Paul’s Ascent to the Third Heaven by Nicolas Poussin
Where the immediatists are right
At the risk of seeming contrary, I should admit that I have some sympathy for the anti-Catholic Reformers, Puritans and frontier American evangelicals who turned their backs on old forms in search of the face of God. Their fear of elite religious control was born out of European and Protestant history. People in search of power, as some in the church hierarchy had been during the late medieval period, can easily exert its desired control through the forms of church life. Who can say that those democratizing evangelicals didn’t see real abuses in the intellectual elites of their day, as their Augustinian strain of piety melded with a free-range populism and a yearning to be free from the yoke of an “educated ministry”?
Who can say that the gatekeepers of tradition today are themselves immune to abusing their power? And what may be lost when the elites take over and control the very means of grace is just this: immediate access to God in Christ by his Holy Spirit. Under the abuse of power, form becomes formalism, and tradition, “the living faith of the dead,” is replaced (again, as Jaroslav Pelikan lamented) by traditionalism, “the dead faith of the living.” Whatever healthy ressourcement means, it cannot mean a return to the Babylonian captivity of the church.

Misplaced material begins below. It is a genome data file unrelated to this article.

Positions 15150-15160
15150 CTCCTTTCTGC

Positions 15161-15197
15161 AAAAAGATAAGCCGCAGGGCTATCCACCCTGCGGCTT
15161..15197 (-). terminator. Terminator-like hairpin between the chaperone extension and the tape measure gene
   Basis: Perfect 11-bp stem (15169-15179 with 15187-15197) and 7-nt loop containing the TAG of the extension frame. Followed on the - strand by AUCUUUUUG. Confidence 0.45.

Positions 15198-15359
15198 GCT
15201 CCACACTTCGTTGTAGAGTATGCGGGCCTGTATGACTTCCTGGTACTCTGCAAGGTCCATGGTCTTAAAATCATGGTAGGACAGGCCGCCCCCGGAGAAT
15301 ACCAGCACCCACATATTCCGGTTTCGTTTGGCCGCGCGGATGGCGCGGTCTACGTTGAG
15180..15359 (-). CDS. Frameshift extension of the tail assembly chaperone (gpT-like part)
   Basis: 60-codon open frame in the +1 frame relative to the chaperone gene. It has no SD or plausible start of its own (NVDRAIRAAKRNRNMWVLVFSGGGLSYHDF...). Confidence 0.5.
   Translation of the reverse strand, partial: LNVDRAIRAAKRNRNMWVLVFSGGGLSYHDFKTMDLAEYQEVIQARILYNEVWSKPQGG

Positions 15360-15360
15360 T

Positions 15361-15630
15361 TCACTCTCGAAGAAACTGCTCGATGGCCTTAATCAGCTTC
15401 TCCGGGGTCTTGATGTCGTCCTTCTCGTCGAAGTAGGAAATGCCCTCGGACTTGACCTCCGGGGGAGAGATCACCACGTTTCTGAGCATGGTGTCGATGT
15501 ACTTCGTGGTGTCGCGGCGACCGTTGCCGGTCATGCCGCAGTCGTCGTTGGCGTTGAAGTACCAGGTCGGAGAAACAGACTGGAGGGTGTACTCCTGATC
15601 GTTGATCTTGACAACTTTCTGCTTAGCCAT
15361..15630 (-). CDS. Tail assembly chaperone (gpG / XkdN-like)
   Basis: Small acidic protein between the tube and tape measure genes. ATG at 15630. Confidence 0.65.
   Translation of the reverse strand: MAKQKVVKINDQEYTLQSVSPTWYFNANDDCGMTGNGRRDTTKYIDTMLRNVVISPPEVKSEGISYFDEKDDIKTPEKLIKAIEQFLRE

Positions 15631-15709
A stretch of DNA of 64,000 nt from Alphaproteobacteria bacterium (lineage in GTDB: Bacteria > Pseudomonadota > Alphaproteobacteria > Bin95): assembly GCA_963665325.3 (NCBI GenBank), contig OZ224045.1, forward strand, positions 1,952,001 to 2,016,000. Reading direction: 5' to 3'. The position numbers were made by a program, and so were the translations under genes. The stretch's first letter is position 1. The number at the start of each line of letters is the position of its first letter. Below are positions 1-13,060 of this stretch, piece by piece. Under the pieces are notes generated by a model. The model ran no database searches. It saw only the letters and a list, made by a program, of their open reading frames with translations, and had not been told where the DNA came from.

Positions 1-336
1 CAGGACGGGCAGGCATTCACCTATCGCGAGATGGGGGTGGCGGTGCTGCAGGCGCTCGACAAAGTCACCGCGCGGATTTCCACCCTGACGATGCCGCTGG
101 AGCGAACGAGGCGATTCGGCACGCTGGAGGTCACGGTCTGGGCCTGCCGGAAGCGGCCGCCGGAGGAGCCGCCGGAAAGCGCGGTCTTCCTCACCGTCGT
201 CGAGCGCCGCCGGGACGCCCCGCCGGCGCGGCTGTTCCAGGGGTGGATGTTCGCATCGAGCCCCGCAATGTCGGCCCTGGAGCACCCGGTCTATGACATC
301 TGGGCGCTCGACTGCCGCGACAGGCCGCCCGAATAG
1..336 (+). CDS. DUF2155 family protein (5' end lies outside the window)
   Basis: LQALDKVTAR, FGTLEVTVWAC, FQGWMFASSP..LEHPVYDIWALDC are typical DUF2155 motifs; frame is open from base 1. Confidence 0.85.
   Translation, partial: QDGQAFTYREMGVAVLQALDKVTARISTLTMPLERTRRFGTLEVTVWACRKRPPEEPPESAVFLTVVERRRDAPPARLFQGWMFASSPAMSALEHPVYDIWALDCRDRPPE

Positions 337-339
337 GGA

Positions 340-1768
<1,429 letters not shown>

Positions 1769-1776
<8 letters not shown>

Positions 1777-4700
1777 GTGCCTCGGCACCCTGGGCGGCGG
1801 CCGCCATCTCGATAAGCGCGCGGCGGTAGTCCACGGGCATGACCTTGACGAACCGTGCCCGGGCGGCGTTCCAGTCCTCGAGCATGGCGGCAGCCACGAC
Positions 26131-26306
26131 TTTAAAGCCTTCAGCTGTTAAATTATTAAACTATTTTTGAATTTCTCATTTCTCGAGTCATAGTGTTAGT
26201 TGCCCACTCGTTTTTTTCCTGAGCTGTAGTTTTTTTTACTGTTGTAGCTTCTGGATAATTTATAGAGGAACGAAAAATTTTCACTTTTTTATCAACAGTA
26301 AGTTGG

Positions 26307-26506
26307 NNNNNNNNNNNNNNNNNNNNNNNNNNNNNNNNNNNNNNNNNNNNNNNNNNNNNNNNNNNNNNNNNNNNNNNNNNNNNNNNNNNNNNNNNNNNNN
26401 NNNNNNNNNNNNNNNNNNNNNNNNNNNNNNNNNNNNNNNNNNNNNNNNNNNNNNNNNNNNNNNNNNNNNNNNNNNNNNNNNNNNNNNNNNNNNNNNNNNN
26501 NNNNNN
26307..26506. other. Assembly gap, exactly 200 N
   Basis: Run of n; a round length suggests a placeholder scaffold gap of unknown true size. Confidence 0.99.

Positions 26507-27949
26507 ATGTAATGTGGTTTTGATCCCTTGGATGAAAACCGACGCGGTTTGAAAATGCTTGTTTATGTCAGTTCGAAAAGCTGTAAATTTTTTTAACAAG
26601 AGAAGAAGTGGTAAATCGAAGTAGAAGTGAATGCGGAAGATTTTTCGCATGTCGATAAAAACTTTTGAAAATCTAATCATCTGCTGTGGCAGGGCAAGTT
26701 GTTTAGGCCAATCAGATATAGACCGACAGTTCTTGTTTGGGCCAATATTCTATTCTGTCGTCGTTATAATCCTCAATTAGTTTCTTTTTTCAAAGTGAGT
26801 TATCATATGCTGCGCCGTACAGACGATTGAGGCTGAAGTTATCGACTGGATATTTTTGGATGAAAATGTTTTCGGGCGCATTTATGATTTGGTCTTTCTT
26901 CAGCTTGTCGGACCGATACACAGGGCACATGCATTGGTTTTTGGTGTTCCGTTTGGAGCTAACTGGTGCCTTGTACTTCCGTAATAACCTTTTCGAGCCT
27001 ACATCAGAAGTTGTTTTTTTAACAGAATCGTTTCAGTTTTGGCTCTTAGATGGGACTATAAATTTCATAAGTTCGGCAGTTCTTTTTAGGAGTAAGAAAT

On the positive side of the ledger, evangelicalism’s single-minded immediatism has protected and promoted a powerful relational, emotional piety; a deep commitment to the practical injunctions of the gospel; a lively expectation of the return of Christ; a passion for evangelism and missions; a legacy of thoroughgoing social reform; and long practice in concerted, ecumenical effort. Any evangelical ressourcement must proceed without damaging these. Continue reading